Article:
The problem is that the fight doesn’t begin or end with Stopbitacle.org. We need to work together to stop all sploggers who scrape our feeds and use our content as theirs, making money, getting into search engines, and using our effort for their income.

Working on that fight are more of my online heroes: SplogSpot, Splog Reporter, and Fighting Splogs bloggers.

Here is a list of some of the fighting-against-splogs heroes I’ve found who are sharing their stories of how they have been ripped off by slogs, especially by bitacle, and what they are doing to put a stop to it:

Have you or someone else spoken out about copyright infringement, copyright violation, or content theft? Want to add them to the list? Who are your heroes who helped you discover your blog’s content had been stolen? Let the heroes be publicly applauded! Their work spreading the word helps make everyone aware of the risk and together we can put a stop to splogs.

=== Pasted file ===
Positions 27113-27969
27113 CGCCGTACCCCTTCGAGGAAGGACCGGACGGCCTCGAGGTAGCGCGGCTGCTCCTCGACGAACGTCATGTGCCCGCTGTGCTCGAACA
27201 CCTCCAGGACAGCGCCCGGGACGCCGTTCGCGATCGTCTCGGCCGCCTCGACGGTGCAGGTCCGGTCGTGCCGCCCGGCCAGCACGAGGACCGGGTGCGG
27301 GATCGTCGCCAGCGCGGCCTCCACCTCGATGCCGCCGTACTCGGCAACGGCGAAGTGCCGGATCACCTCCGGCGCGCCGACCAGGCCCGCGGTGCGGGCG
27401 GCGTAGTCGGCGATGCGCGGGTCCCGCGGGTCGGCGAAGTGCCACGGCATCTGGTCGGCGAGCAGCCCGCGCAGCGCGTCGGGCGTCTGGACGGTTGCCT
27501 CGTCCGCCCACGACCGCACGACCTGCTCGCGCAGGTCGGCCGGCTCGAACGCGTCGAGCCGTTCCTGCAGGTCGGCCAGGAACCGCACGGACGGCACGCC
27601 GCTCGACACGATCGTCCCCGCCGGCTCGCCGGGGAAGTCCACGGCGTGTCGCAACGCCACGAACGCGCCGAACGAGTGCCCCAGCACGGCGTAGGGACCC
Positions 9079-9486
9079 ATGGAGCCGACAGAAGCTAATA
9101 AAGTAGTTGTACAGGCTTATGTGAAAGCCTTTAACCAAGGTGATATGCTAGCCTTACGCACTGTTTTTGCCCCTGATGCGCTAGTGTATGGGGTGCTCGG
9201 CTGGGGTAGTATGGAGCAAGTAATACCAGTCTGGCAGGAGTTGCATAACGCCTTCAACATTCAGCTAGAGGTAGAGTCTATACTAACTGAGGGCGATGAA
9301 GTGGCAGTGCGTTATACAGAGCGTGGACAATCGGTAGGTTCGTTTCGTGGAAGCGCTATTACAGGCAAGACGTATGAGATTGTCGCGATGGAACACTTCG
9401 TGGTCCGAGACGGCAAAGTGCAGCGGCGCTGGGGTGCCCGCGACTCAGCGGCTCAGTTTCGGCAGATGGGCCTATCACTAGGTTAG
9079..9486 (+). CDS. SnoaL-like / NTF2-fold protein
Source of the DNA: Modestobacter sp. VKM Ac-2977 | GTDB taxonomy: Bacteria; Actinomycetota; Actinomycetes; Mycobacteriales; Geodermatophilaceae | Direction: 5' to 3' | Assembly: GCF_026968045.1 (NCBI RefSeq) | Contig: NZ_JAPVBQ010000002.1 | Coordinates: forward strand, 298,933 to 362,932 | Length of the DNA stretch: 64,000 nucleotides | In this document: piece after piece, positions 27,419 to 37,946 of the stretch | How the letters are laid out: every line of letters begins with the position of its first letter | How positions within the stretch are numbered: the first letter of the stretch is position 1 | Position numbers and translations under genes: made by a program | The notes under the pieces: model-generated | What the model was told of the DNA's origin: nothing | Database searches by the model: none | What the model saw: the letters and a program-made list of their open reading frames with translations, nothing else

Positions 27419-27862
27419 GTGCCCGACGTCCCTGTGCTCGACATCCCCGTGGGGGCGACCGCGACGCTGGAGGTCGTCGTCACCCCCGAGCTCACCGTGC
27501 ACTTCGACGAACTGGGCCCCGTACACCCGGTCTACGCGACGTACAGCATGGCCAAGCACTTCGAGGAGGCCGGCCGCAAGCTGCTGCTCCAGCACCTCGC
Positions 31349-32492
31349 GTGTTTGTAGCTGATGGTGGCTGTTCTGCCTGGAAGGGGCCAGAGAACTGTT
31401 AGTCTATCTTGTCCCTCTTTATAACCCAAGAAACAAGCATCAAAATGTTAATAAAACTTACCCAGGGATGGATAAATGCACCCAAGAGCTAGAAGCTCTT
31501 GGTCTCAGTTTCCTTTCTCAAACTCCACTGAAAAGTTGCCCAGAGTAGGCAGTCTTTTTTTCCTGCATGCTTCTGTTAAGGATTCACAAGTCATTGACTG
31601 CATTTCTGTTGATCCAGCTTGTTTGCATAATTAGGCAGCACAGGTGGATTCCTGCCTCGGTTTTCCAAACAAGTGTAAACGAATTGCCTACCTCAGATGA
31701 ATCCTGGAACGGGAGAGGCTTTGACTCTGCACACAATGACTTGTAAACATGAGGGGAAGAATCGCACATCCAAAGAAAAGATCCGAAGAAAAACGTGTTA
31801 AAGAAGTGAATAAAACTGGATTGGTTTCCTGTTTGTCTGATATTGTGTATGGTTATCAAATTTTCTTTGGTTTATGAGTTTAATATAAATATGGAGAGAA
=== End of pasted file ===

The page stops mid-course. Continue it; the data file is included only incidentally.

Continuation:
stoptheftred2.gifAnd expand your range to hand out visible public notices to those who want to steal your content that it is not available for the taking with some Stop Content Theft Buttons and Badges.

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17 Comments

  1. Posted October 12, 2006 at 5:08 am | Permalink

    in internet, who you are doesn’t matter, but what you write does matter

  2. Posted October 12, 2006 at 6:33 am | Permalink

    Nice post – have written about it many times too. Here’s one that I wrote a while ago – hope it’s of use to someone.

  3. Posted October 12, 2006 at 7:39 am | Permalink

    I’ve written about Bitacle a few times over the past couple weeks, and am still researching their methods. http://www.planetmike.com/journal/?s=bitacle